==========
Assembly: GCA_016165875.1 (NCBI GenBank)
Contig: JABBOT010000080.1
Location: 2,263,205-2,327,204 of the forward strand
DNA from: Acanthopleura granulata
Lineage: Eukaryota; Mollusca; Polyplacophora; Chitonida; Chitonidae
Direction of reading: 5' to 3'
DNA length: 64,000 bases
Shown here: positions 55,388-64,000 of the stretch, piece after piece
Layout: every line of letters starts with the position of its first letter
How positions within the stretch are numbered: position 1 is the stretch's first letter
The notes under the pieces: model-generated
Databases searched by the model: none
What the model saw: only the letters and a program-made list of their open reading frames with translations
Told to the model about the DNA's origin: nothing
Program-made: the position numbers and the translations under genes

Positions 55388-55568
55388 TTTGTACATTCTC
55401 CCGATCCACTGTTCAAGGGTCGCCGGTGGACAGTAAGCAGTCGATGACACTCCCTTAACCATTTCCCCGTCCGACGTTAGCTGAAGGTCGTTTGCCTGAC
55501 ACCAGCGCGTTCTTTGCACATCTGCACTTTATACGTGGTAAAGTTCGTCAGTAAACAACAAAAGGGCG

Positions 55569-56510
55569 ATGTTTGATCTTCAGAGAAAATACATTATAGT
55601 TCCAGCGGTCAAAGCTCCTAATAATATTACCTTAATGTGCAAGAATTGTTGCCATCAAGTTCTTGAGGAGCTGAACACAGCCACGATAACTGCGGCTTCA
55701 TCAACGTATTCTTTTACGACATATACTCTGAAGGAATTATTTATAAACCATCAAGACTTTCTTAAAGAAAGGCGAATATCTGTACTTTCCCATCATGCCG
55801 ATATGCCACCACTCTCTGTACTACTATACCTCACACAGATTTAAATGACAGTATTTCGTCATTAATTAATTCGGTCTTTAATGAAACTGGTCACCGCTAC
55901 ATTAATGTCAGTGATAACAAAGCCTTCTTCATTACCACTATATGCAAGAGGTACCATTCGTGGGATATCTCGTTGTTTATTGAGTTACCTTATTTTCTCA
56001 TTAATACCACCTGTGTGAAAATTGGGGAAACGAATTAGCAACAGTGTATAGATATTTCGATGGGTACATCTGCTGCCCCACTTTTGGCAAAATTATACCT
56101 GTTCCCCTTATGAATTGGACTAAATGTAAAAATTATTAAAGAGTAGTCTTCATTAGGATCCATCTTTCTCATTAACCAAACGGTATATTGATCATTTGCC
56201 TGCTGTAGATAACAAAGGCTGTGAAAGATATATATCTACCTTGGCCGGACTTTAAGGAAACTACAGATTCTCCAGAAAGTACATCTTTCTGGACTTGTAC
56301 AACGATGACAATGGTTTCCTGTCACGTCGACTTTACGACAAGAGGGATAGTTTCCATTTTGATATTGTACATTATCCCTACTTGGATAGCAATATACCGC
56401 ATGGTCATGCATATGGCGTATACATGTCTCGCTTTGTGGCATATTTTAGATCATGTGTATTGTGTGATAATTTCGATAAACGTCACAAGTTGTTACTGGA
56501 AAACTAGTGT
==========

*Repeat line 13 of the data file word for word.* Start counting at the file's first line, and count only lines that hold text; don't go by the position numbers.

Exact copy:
What the model saw: only the letters and a program-made list of their open reading frames with translations